5.Clearly stipulate statutory reasons for not granting a patent.
6.Bases for filing an objection or petition are integrated, so that the objections procedure is abolished. Once a patent application is approved, the applicant will be able to pay the fees and receive the certificate, and will enjoy the patent right as of the gazetted date. Therefore Article 45 of the present Law is deleted, which presently provides that after the approval but prior to receiving the certificate, the patent authorities have the discretion by law to revoke patents that should not have been granted.
7.Insert provision that an “offering for sale” is also within the scope of a patent, so as to comply with Article 28 of the WTO’s TRIPS Agreement.
8.Delete provision that a patent right may be divided after approval. As division of patents after approval require re-examination of whether it exceeds the scope of the original patent, it complicates the examination procedures and result in changes to the patent scope, which affects third parties’ understanding of the scope of the approved patent.
9.Insert provisions concerning petition for examination. Under the existing Law, provisions in relation to objections apply mutatis mutandis to petition examinations. As the present amendments will abolish the objection procedure, it is no longer appropriate to adopt those provisions in relation to petition examinations. Therefore it is necessary to insert separate provisions.
10. Delete provisions in relation to labeling of patented goods and relevant penalties. Since the Criminal Code, Fair Trade Law and the Civil Code already contain sufficient provisions in relation to how patented goods should be labeled, whether such labels are accurate, and whether there are deceptive acts or acts likely to cause detriment to others, it is appropriate to delete Articles 83 and 130 of the present Patent Law.
11. Based on foreign provisions for statutory incentives, the amendments revise provisions in relation to reduction of patent annual fees, so as to effectively encourage natural persons, schools and small to medium businesses to utilize their invention patents and boost innovative developments in Taiwan’s technology industries.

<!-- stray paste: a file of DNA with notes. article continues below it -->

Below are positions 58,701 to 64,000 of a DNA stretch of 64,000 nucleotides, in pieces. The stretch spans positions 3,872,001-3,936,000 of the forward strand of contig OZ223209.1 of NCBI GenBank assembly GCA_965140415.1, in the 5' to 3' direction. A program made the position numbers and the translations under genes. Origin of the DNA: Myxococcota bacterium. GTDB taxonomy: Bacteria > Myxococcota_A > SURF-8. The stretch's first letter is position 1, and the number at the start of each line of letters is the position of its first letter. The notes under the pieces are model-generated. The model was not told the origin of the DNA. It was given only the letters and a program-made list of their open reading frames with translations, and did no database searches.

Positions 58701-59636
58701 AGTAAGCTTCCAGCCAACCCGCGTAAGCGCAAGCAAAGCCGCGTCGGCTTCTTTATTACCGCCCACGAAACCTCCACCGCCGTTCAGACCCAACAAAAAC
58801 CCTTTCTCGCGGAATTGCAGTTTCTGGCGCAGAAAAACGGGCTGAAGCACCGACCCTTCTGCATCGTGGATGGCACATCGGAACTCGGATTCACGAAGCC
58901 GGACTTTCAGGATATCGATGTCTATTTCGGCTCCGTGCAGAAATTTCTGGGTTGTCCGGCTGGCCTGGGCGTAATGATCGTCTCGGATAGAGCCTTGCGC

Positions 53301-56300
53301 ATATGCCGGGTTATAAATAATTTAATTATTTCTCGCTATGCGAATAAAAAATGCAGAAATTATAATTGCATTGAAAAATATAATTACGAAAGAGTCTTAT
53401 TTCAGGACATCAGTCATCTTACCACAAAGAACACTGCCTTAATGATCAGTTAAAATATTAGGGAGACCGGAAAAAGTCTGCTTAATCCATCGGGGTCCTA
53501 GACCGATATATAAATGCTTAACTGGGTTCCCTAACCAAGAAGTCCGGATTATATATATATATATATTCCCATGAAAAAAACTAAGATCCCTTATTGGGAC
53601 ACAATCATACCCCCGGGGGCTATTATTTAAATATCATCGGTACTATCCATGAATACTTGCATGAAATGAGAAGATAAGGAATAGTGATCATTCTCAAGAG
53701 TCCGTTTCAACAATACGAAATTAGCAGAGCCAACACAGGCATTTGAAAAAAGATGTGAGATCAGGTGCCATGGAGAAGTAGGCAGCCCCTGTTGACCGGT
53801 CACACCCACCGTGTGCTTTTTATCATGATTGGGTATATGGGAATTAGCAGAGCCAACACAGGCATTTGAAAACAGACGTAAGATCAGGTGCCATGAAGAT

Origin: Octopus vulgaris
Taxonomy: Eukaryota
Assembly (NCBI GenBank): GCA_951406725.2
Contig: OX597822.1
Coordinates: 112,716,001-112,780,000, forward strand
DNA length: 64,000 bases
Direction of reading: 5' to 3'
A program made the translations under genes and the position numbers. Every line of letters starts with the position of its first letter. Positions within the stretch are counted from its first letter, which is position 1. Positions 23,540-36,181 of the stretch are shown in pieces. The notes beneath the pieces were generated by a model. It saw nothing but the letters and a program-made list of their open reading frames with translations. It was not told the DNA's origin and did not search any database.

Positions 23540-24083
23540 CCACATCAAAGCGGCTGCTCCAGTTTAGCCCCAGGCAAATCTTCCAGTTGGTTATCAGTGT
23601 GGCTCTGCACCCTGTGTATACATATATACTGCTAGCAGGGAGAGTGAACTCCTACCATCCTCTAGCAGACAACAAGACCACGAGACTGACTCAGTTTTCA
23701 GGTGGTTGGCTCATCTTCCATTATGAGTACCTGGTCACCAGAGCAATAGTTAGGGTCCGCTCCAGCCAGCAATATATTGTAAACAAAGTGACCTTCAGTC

12. Insert provisions that the patent authorities may first examine petitions in infringement litigation.
13. New utility model patents will adopt an examination as to form system. Patent systems in major countries around the world usually adopt an examination as to form system, rather than substantive examination system, in respect of new utility model patents that are technologically less sophisticated. This enables patents to be granted earlier.
14. Insert provisions for new utility model patent technical report. As new utility models will adopt an examination as to form system, rather than conducting substantive examinations as to their originality and inventive step, there will be substantial instability and uncertainty in relation to contents of new utility model patents. Therefore, based on foreign statutory examples, these amendments will introduce a utility model patent technical report system, where anyone may apply to the patent authorities for such a technical report once the new utility model patent is gazetted. Further, in order to prevent new utility model patent owners from abusing their rights under this system and inhibiting third parties’ use of the technology and their research and development, it will be provided that prior to exercising their rights, the new utility model patent owner must produce a copy of the patent technical report issued by the patent authorities.